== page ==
On March 7, Japan’s next-generation H3 missile was tested for the first time, but without success.
Smoke rises from the H3 rocket launch pad at Tanegashima Space Center
Smoke rises from the launch pad of the H3 rocket at the Tanegashima Space Center in Kagoshima Prefecture, Japan, February 17, 2023. (Documentary photo: Kyodo/TTXVN)
The Japan Aerospace Agency (JAXA) said the self-destruct mode was activated minutes after the rocket’s launch because the rocket’s second stage engine was not operating as expected. Previously, the plan to launch missile tests had also been postponed several times, most recently last month.
The H3 rocket is the successor to the H2A. During the test, this missile was launched on March 7 at noon, but JAXA forced to activate self-destruct mode after assessing that the missile could not accomplish its mission as planned. Thus, JAXA has once again failed to succeed in the missile development process. In October 2022, the small Epsilon-6 rocket also had to self-destruct a few minutes after its launch because it strayed from its orbit.
H3 marks Japan’s first viable effort in the past 20 years to develop a new generation of missiles to replace the H2A. Although H3 should help Japan strengthen its position in the increasingly competitive race to develop missiles for commercial use, the missile development process remains extremely bumpy.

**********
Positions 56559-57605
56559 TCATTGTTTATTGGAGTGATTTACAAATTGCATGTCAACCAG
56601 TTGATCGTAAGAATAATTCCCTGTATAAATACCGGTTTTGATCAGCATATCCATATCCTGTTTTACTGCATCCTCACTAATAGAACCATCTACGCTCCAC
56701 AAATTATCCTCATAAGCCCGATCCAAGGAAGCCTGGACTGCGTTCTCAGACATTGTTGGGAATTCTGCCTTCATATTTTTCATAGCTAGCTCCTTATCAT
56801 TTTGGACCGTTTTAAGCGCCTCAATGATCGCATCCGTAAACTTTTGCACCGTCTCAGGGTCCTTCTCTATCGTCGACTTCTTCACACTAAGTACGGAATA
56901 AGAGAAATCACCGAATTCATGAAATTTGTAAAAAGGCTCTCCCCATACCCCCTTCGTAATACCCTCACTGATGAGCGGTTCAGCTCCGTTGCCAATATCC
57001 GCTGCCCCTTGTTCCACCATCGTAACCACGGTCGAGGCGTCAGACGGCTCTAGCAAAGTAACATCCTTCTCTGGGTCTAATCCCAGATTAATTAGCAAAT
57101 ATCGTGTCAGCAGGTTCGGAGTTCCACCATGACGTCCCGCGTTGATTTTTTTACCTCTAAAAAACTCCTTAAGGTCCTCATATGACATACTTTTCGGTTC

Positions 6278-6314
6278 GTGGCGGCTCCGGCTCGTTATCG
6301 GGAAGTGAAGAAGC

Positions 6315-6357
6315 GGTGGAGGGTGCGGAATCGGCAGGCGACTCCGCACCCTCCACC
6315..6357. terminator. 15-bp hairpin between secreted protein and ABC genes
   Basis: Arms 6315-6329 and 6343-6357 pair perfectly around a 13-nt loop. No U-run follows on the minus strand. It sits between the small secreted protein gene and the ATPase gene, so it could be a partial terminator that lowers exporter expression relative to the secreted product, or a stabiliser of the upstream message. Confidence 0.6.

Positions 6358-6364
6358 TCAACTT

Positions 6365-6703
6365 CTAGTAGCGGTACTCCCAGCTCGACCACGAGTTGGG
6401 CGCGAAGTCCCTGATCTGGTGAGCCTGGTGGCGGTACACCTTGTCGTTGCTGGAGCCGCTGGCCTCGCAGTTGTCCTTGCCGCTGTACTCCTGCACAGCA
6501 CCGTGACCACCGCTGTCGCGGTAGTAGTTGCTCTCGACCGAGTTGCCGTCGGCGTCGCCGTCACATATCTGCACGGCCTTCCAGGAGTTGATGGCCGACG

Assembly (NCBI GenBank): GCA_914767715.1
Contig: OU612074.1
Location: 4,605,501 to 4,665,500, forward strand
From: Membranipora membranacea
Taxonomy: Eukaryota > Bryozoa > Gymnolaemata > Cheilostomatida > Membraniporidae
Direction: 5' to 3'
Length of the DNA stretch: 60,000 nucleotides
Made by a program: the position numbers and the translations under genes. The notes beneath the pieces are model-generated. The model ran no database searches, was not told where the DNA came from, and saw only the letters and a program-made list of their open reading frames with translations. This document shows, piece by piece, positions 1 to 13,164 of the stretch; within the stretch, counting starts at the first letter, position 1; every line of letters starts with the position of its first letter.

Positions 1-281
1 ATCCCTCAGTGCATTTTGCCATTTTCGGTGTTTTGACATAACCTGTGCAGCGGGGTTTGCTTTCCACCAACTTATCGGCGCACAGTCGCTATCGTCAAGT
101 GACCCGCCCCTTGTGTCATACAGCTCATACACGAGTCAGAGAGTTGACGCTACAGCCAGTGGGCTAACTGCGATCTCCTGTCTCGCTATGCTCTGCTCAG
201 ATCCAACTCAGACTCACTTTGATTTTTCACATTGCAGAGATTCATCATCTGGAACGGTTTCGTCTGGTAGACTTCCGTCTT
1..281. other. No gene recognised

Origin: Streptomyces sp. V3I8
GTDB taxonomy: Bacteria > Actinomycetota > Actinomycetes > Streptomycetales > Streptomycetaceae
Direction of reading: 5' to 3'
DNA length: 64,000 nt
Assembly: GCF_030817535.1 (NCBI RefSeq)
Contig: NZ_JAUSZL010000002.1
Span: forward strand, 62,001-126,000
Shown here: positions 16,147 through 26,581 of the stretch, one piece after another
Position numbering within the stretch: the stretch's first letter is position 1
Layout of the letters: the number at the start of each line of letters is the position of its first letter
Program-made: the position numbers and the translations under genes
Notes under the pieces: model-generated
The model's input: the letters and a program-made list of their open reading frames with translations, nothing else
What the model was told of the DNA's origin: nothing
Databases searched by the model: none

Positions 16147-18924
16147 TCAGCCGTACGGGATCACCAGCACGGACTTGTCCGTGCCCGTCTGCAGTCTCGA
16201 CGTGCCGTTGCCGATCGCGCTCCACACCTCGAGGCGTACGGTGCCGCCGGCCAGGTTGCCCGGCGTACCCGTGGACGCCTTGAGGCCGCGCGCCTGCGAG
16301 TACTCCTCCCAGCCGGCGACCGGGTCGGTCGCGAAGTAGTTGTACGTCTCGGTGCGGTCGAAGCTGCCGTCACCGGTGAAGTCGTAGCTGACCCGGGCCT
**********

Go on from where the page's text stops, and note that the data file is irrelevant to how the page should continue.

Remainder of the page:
Japan aims to successfully develop H3 to use it not only for launching satellites and probes, but also to participate in cargo delivery missions to the International Space Station (ISS). The estimated cost of manufacturing an H3 rocket is 5 billion yen ($37 million), only half the cost of manufacturing an H2A, but its satellite launch capacity is 1.3 times greater. The Japanese H2A rocket has been in service since 2001 and has a successful launch rate of 97.8%, with only one failure out of a total of 46 launches to date.
Article source: VNA/News Journal
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On March 7, Japan’s next-generation H3 missile was tested for the first time, but failed. Smoke rises from the launch pad of the H3 rocket, directly at the space center…